That was the end of it for nearly two days. I was ridiculously happy; it was an offensive kind of joy that I didn’t attempt to defend or explain, but I relished in my unexpected wellbeing. I found an apartment on the opposite side of town. The walls were bright and empty, like a blank canvas.
At the end of two days time, I found myself driving back to the house. I had called a moving company and was meeting two men at noon. That left me roughly three hours to get everything boxed and ready to go. His car was not in the driveway when I pulled up, so I hurried to take advantage of his absence. I grabbed everything that was mine, in no particular order, and threw it into a box. As I filled one, I set it by the front door and went to fill another. What had taken a whole weekend to put up took just over two hours to take down. My furniture, linens, knick-knacks and dishes were in one pile nearly six feet tall in the living room. In appearance it looked very orderly and organized, but I knew better. I think I actually packed dirty dishes. Every room had been stripped of my things, but I continued to systematically open closets and cupboards in search of something else, and an occasional trifle made it worth my while.
Just minutes before I was expecting the movers, I heard the door slam. He was back. I suppose seeing him one last time was inevitable, but I was grossly unprepared. He let out a loud exclamation of grief that made me jump, and then my nerves were back on guard. He shouted and whined at the same time, a quality I had only witnessed in him and never desire to witness again. He was sincerely confused – delusional enough to, in fact, forget or disempower the changes and events of the last two days. I told him I was expecting the movers in just minutes; he seemed surprised still, so I left him to remember. He followed me at my heels and reissued his pleas. Every word opened a new wound and reinstated new doubt. The power he had to persuade me was more frightening than the potential of his temper. I tried to distance myself internally from his voice. Outwardly, I was making incoherent pleas of my own, but he just talked over me.
Then, in a moment of weakness – or maybe it was strength – I spun around and said in a steady, hard voice, ‘It’s done! I can’t help you.’ My stare was unflinching, but I was already regretting my words. The next minutes were a blur. He was taking things from my boxes and throwing them against the wall: My snow globe, a set of Tupperware and a picture of my sister and I. I was just picking up pieces and trying to remain calm. At one point, I looked at him, and he was holding a pottery vase over his head. It wasn’t the vase that scared me, though. It was the look of reckless abandon in his eyes that made me take cover behind the couch. He missed, but it came close. I started for the door, but before I managed my way out, he shoved me from behind, and I hit the door and then the concrete porch. It was the back of my head that hit the ground, but my eyes pounded and pulsated like there was a band of drums inside my head. His voice was completely hoarse now as he shouted at me from inside to get up. I got up, but he knocked me down again as he pushed past me to get to his car. The movers had arrived; I don’t know what they saw, but they saw him spin his tires in the snow until he screeched out of the driveway and swerved on down the narrow, icy road.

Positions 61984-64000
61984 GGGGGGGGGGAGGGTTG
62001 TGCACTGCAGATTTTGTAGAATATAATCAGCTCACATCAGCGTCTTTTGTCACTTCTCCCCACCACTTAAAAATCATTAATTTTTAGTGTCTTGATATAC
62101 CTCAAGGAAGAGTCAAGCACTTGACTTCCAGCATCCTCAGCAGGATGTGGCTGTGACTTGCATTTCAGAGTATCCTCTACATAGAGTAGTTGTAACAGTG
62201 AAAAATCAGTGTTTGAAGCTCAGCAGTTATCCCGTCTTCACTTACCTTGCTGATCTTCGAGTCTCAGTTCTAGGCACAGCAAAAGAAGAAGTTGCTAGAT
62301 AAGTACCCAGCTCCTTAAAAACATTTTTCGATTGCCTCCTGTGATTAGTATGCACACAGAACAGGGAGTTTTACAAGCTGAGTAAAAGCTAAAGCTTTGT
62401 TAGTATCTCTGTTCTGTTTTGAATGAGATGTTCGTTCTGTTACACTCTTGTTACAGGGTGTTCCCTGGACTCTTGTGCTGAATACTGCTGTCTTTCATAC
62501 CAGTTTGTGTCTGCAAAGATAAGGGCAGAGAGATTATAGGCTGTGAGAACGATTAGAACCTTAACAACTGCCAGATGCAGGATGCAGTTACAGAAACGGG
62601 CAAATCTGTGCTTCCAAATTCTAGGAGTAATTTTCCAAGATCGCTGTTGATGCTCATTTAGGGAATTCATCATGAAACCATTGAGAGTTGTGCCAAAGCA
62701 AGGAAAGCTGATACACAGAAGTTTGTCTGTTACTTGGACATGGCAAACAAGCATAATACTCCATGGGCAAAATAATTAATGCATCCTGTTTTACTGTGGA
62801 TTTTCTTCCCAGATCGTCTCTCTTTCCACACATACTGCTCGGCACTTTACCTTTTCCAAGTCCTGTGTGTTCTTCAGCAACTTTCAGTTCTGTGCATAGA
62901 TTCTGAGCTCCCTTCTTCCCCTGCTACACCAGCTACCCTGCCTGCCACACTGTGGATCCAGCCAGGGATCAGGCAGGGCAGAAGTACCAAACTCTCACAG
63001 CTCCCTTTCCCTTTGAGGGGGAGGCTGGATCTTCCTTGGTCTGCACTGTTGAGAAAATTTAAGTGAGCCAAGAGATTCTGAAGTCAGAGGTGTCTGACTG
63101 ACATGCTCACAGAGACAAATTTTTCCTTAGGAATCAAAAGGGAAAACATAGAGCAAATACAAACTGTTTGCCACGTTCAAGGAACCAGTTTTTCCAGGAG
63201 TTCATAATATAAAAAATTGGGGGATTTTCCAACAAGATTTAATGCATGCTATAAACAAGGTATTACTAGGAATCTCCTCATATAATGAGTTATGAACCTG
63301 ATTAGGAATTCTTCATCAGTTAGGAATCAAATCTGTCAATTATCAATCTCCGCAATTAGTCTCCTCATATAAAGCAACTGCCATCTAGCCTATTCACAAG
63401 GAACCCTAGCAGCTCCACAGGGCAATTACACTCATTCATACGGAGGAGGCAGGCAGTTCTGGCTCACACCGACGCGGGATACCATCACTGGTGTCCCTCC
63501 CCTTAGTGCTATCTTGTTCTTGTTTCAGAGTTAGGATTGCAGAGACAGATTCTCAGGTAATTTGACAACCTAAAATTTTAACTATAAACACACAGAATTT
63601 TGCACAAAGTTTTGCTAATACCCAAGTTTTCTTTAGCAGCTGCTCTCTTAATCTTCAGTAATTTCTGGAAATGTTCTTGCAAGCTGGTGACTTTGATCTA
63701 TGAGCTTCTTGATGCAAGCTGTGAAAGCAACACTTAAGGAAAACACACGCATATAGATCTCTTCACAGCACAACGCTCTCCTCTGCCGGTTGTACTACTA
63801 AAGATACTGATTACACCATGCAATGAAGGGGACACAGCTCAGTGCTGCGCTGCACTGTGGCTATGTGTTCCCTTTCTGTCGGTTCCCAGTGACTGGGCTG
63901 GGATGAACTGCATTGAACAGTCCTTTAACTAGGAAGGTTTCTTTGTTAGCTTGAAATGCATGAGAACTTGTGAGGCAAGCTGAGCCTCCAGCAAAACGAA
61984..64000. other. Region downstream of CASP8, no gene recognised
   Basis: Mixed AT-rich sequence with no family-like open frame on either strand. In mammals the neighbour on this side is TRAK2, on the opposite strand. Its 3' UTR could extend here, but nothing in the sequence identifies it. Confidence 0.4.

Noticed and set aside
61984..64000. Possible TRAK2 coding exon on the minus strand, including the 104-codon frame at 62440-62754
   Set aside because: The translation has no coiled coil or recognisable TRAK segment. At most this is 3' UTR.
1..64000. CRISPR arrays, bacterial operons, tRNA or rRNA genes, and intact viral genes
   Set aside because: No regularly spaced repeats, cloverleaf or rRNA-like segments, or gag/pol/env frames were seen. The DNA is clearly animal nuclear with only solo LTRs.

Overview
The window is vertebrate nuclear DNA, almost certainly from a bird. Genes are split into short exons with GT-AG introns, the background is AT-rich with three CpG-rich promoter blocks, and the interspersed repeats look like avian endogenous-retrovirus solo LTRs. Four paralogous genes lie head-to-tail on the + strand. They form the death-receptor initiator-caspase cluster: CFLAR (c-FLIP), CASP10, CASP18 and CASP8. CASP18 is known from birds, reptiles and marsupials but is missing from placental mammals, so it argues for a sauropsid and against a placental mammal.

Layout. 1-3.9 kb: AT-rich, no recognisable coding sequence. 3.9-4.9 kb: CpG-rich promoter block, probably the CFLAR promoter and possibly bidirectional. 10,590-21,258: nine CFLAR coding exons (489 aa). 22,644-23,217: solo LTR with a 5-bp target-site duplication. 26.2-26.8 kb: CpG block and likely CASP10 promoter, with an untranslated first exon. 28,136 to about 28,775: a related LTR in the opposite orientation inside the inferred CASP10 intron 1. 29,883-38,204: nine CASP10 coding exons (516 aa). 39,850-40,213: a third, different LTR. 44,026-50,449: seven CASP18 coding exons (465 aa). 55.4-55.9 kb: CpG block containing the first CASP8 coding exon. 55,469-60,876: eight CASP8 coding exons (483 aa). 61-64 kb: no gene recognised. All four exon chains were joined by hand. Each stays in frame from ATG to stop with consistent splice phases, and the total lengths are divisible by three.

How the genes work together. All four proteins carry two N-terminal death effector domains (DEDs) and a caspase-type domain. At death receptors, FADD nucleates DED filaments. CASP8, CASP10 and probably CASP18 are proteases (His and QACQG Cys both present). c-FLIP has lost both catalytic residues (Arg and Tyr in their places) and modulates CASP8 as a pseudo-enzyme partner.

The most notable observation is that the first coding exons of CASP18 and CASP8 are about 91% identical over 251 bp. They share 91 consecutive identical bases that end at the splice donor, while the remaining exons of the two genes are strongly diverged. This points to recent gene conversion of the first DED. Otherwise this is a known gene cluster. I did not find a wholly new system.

The two men had moved us in the month before, and I greeted them accordingly. Although they never spoke to me directly of the situation, a look in their eyes and a tone in their voices indicated they had seen enough to feel sorry for me. I sat on the floor and watched them take my things into a truck big enough for ten times the load.
The walls watched, too, but it was different that day. The tables had turned because I was leaving. They could no longer prey on my vulnerability or haunt me with shadows of sentiment. As my things disappeared, so did my attachment to the strange house. The comforts of my life were in boxes and inside of me and never belonged to the house.
As the two men waited for me outside, I said goodbye. It was half empty now, but I was leaving it completely whole. The stupid smile was back on my face again as I wrestled the key off of my key chain. I dropped it on the floor on the way out and didn’t even look back. As I walked down the porch steps covered in a strange green rug, I smiled at the movers who waited patiently in their truck. Behind me I left a house, a love, a year and a broken heart, but I smiled anyways – because I was going home.